Stakeholders in the Tanzania Energy and Water Utilities Regulatory Authority (EWURA) met yesterday to discuss the recent trend of unpredictable retail prices for petroleum within the country.
According to the Director General of the EWURA, Haruna Masebu, the EWURA has not been satisfied with this recent trend and is, therefore, asking its stakeholders to present new written proposals to the Authority on new petroleum price templates within a week.
This request comes as a result of the decision by some petroleum dealers to increase their fuel prices while world fuel prices are steadily on the decline.
The EWURA as indicated that these fuel dealers were issued several warnings prior to reaching this decision, but they had not responded effectively and so additional measures became necessary.
“According to the law,” said Mr. Masebu, “[the] EWURA can intervene and put the prices in [such] a manner that both the dealers and consumers all feel the value of their money.”
These same policies and legal frameworks that have been put in place to govern the price of petroleum products also mandate that the EWURA intervene and adapt the retail prices of petroleum whenever and wherever it becomes appropriate.
While speaking at the recent stakeholders’ meeting, the Energy and Minerals Minister, William Ngeleja, said that the government of Tanzania was obligated to protect its citizens as consumers in the petroleum industry.
“It is expected that an efficient petroleum products pricing system must ensure that the customer pays the true and fair cost of the products [and] also includes the modest returns to those who invest in petroleum business,” said Minister Ngeleja.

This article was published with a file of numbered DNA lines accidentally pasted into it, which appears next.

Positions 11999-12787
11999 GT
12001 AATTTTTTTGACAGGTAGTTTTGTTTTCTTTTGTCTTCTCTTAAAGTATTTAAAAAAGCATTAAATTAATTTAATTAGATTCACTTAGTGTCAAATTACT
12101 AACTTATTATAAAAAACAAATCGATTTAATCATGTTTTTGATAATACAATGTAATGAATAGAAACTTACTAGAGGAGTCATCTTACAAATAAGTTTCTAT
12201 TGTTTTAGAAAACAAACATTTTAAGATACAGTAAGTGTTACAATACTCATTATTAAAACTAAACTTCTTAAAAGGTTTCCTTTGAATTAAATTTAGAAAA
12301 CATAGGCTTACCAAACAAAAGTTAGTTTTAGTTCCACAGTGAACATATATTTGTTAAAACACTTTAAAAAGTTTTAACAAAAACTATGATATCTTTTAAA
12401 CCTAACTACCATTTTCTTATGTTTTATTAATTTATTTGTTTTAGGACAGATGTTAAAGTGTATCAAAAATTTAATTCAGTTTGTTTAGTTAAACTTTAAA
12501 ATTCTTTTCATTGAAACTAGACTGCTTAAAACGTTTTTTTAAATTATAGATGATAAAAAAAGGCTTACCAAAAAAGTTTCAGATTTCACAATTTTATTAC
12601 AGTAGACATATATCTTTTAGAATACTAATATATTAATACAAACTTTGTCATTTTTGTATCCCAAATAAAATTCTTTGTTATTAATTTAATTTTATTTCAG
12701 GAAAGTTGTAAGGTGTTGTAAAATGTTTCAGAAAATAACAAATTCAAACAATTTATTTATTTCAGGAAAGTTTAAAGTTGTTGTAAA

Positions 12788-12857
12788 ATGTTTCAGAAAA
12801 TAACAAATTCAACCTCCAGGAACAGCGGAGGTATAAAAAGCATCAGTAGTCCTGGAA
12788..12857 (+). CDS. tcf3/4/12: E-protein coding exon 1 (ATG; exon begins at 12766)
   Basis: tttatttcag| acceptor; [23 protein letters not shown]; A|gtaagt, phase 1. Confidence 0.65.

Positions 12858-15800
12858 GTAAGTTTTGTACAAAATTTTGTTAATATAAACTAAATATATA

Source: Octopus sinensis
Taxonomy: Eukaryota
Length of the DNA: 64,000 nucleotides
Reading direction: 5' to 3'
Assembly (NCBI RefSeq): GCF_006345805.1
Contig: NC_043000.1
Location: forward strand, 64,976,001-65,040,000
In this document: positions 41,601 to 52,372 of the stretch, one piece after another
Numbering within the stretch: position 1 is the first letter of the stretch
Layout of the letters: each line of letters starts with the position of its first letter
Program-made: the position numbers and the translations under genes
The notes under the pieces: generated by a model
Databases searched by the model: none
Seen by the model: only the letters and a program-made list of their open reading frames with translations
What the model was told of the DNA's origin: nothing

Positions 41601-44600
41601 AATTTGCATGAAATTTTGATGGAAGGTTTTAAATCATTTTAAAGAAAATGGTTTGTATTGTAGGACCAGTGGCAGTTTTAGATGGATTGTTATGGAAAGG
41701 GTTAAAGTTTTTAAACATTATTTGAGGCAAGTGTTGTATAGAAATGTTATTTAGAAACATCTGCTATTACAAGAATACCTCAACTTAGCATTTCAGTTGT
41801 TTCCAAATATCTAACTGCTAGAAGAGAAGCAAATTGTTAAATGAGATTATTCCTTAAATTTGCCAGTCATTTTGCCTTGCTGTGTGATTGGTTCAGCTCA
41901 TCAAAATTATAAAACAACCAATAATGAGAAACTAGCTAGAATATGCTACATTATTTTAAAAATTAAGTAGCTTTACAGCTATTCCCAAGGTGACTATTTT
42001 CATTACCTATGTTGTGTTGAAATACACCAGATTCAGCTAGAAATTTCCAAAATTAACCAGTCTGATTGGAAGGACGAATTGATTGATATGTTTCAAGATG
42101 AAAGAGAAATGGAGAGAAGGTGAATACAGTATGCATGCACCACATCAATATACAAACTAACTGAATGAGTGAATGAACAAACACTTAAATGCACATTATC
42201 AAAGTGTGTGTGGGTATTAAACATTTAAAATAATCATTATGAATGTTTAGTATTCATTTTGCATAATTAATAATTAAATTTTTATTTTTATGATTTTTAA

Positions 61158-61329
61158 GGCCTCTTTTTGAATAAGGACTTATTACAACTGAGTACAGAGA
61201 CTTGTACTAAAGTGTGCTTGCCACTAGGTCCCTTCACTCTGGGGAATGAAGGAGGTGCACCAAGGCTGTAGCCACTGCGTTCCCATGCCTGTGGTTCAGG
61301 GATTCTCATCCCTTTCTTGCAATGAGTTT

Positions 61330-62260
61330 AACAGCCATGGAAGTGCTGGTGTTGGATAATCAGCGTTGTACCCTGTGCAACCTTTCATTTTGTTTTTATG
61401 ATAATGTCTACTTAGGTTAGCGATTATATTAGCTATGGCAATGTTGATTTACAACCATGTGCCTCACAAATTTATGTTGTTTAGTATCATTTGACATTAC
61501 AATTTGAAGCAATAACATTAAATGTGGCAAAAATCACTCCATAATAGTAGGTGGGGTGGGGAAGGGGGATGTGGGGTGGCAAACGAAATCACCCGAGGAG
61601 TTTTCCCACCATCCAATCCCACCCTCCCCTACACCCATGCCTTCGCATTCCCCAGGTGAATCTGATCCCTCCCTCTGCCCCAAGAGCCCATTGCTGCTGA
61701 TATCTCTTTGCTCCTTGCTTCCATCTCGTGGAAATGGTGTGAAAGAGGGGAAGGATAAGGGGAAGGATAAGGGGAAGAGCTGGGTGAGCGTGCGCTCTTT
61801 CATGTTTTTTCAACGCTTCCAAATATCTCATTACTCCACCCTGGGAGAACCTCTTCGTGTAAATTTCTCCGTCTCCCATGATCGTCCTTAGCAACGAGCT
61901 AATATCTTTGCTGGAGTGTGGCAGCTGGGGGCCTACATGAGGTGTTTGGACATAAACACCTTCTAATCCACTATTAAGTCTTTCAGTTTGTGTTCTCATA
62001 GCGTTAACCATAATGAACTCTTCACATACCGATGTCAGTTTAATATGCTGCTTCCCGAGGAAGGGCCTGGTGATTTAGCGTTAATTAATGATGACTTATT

Therefore, according to a report by the Daily News, the EWURA has said that the formula for petroleum pricing must include fundamentals such as Cost Insurance Freight (CIF), free on board costs (FOB), government taxes, demurrage charges and local costs payable to other institutions.
In addition to the development of these services, during her presentation, the director of legal services for the EWURA, Ms. Muna Mahanyu, said that another goal of this new formula for pricing was to stimulate and increase competition among oil firms in the country.
According to Ms. Mahanyu, this competition would lead to cost savings in service levels, the improvement of the quality and standard of facilities as well as of the available products, the location of these facilities, the trading volumes and innovation within the sector.
According to Minister Ngeleja, the Tanzania Petroleum Development Corporation (TPDC) will begin to bring petroleum products into the country early next year, at the same time as other companies begin to import large portions of petroleum.